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Thursday, 11 October 1956

Mr WHITLAM (Werriwa) .- I am sure, Mr. Temporary Chairman, that I shared your pleasure at the comparison made by the honorable member for Swan (Mr. Cleaver) of the Canberra city omnibus service and the bus services in Perth and Detroit. It appears that the problem of running a bus service at a profit or at a loss in the Australian Capital Territory, where the service is run by the Commonwealth, is similar to the problems faced by State governments of various political complexions and by American governments. It would appear to be extraordinarily unpopular to persuade people to pay the fares necessary to cover operating expenses. If these services are publicly owned, of course they must b3 kept operating. No government can discontinue a service. If, however, a city transport service which is privately owned becomes unprofitable, the owner discontinues the service. I remember that that happened in the case of the oldest and probably the most pleasant form of city transport in Sydney, the harbour ferries. They just stopped, and the Government nationalized them by default, if I may use that term. It obtained the whole service for, I think, £8,000 - and that was not a confiscatory price. Rather was it a generous price, considering the losses suffered for several years by a transport company which had lost its vision and its enterprise. The company had built no new vessels for 30 years. It had discontinued services and had not recruited new operatives. Very naturally, of course, the service was not conducted at a profit. Now we see the State government building new and modern ferries, and running the service at smaller losses. It will soon be making ends meet, while running the service pleasantly and efficiently.

One would think that the Canberra city omnibus service, with a grant in aid of £60,000 this year, and of £70.000 last year, must be the most unprofitable municipal bus service in Australia. It may be that this is inevitable because of the nature of the capital city. Those who view the matter more superficially may say that it is because there is a Liberal government in the federal sphere. I shall not be quite as simple as that. I agree with the honorable member who has said that nationalization of city transport services is out of date. It will nol improve matters at all. Rather should such services be municipalized. There is no sense, surely, in the Australian people paying extra taxes so that people in Canberra may pay uneconomic fares to travel on buses. There is no point in the people of Australia, and particularly of New South Wales, paying extra taxes so that the people in Sydney suburbs that are served by trams or government buses may travel in them at uneconomic rates.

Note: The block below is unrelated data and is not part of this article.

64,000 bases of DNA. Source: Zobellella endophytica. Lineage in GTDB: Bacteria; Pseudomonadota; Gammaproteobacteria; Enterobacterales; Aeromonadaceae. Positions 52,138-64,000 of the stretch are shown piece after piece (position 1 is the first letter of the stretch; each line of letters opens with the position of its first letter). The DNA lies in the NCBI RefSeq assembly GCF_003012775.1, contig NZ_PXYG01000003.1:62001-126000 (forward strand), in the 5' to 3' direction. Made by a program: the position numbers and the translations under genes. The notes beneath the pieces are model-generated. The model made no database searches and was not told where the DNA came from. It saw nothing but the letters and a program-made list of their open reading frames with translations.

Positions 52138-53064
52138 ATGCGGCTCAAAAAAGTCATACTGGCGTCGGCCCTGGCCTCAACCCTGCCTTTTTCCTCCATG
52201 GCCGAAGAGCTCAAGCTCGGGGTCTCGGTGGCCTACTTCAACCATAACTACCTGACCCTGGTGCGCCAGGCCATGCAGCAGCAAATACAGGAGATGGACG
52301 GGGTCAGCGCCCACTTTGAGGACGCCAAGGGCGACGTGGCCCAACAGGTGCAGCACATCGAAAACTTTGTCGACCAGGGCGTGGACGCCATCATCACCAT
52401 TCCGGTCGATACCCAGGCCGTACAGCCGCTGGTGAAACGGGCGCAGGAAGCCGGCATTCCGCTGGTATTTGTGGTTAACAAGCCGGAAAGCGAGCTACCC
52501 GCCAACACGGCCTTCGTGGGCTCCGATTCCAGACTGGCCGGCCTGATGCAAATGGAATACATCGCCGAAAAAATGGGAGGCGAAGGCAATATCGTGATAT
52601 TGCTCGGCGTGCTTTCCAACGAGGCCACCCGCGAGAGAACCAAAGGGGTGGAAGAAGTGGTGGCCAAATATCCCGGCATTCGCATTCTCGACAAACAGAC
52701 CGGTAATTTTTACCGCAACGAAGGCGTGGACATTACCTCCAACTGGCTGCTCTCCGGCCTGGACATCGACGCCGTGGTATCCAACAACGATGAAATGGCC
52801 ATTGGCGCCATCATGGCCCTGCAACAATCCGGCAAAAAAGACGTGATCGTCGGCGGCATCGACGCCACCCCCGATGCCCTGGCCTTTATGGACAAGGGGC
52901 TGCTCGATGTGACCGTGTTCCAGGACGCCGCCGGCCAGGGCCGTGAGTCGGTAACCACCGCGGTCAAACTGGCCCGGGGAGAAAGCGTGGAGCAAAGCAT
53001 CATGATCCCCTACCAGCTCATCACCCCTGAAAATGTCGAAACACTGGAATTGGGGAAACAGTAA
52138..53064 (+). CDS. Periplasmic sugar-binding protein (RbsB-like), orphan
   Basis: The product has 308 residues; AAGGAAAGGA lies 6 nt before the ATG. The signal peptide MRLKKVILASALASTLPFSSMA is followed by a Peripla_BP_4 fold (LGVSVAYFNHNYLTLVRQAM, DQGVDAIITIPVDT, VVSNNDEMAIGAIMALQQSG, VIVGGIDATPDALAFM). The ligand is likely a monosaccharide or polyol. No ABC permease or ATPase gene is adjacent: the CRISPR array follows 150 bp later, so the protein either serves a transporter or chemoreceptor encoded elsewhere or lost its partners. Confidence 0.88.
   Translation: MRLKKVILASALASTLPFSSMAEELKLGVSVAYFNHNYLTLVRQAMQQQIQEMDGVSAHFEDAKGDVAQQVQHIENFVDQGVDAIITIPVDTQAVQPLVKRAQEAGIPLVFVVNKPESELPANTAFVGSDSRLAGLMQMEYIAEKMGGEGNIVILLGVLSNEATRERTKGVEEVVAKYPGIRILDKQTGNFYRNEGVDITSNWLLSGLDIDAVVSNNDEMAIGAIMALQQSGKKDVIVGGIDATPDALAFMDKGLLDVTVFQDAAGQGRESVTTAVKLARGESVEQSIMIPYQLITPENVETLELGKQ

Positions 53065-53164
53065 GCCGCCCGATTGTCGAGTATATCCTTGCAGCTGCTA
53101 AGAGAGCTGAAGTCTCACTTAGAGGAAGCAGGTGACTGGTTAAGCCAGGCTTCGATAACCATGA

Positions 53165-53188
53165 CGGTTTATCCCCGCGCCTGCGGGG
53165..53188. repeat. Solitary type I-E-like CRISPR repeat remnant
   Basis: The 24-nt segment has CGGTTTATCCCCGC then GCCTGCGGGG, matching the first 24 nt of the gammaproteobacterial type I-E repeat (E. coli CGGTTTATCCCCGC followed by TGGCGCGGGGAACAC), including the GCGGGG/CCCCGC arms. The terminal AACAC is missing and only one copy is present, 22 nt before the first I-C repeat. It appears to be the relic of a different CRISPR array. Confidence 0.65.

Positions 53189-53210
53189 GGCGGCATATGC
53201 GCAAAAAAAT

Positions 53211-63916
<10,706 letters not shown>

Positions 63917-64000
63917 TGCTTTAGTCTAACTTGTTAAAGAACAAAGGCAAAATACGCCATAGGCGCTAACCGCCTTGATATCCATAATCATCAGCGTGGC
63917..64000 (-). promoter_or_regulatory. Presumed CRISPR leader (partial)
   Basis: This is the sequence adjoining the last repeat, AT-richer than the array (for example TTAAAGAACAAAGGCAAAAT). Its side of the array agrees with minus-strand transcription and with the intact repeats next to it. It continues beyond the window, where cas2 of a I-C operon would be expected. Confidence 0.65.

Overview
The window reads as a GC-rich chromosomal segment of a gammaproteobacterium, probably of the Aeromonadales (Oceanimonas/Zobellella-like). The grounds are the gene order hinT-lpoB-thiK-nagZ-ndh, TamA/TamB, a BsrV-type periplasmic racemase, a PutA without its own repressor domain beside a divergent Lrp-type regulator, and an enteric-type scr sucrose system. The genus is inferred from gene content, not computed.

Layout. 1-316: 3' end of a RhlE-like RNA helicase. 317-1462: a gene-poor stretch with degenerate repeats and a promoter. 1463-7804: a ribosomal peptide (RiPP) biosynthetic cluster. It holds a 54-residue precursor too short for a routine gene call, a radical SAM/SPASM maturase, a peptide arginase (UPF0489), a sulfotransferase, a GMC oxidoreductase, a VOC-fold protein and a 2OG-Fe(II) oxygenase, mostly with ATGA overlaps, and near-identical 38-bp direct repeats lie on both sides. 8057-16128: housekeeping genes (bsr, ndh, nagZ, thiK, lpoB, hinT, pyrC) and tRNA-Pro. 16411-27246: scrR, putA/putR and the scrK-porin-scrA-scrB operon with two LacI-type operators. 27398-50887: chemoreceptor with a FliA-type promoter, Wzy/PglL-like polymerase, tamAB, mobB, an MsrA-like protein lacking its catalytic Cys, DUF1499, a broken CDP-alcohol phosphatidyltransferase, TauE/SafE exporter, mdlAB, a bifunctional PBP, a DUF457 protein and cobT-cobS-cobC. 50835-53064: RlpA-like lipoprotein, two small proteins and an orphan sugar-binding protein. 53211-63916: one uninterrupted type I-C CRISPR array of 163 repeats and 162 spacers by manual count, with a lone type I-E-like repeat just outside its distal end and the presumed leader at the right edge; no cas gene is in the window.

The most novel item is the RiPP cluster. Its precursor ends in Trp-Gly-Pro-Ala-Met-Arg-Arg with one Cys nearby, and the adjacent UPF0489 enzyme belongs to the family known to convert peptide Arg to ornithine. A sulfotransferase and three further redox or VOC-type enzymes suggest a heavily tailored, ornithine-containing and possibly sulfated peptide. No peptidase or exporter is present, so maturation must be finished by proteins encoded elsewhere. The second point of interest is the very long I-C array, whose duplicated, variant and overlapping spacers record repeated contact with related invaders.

Mr Buchanan - Has the honorable member given away nationalization?

Mr WHITLAM - No. We advocate municipalization in regard to local services, mutualization in regard to insurance offices, and nationalization of services which affect everybody in the nation. Those points are all included in the policy of the Australian Labour party, and those are the points that will commend themselves by sheer economic and historical necessity to every one in the country. Why is it that the South Australian Liberal Government nationalized - if that is the term - the electricity services in that State? Why is it that a Country party government in Victoria nationalized the gas and fuel corporation there? Why is it that a New South Wales Liberal-Country party government nationalized the Sydney bus services? I think that at that time it used the alias of United Australia party-Country party government, and one of its distinguished members was the gentleman who is now the honorable member for New England (Mr. Drummond), and the leader of his party was the Minister for Transport in that government, Colonel Bruxner. Such things are inevitable, Mr. Temporary Chairman, as you well know. I represent an electorate on the outskirts of Sydney. No government buses operate in it. I used to represent a larger electorate, the largest in Australia in point of population, in which no government buses operated. My electors, without exception, wished that government buses did operate, because they could then have travelled on them more cheaply, although at an uneconomic rate. People in the outer suburbs pay fares on private buses. Those private services have shorter sections, higher fares, and less frequent services than generous Australian governments provide for the people who live near the centres of the larger capital cities, or in those smaller capital cities that have not expanded after the war as have Sydney and Melbourne.

Mr Cleaver - The private operators have been overloaded with taxes.

Mr WHITLAM - If they run at a loss they do not pay taxes.

Mr Snedden - Would their losses be less if they were owned by municipalities than if they were owned by the State?

Mr WHITLAM - 1 should think that the State would make more from a profitable publicly-owned corporation than from a profitable privately-owned company. The difference is that the privately-owned organization would pay the Commonwealth, at the very most, 7s. or 8s. in the £1 in taxes on its profits, whereas the State, or the Commonwealth, or a municipality, would retain the whole of the profits of the publicly-owned corporation.

Government supporters interjecting,


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